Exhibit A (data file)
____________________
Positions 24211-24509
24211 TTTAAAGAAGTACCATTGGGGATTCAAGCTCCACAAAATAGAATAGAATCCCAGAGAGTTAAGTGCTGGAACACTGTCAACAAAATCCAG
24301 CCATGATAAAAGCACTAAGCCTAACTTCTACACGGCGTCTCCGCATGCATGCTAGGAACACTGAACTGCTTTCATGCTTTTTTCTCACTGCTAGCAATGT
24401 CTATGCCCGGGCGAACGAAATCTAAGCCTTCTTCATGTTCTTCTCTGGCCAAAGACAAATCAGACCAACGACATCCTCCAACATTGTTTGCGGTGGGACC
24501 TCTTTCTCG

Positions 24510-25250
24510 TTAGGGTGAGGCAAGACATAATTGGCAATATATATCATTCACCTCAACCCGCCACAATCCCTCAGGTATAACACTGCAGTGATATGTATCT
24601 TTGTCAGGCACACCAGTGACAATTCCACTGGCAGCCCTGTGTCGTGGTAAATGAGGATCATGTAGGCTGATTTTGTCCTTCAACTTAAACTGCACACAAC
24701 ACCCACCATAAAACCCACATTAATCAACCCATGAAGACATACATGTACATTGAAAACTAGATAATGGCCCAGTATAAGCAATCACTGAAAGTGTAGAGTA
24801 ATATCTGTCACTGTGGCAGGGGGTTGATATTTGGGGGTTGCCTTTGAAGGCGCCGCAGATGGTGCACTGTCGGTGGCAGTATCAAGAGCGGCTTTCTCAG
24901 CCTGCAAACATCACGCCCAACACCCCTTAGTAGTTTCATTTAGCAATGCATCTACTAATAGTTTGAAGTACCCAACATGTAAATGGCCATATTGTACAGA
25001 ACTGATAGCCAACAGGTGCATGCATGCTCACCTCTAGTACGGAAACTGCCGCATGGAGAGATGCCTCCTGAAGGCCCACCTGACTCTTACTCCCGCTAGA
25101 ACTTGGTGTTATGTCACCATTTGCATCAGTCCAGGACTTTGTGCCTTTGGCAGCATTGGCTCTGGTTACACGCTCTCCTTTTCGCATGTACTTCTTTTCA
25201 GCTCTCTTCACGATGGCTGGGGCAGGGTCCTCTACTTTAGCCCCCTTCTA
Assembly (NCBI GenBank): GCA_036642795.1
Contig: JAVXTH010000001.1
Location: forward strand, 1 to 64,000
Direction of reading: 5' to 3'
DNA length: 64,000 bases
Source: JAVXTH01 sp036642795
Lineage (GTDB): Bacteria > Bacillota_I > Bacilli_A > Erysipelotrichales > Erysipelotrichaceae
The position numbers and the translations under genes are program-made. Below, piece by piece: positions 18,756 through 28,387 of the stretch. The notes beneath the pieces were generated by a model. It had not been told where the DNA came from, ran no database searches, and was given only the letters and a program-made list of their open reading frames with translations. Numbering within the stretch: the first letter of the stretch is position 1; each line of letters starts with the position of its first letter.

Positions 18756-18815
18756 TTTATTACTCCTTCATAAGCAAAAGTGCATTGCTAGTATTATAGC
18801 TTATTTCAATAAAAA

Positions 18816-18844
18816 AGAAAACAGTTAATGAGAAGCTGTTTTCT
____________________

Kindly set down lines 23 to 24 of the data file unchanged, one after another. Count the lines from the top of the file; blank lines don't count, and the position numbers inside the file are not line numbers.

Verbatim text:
Positions 18756-18815
18756 TTTATTACTCCTTCATAAGCAAAAGTGCATTGCTAGTATTATAGC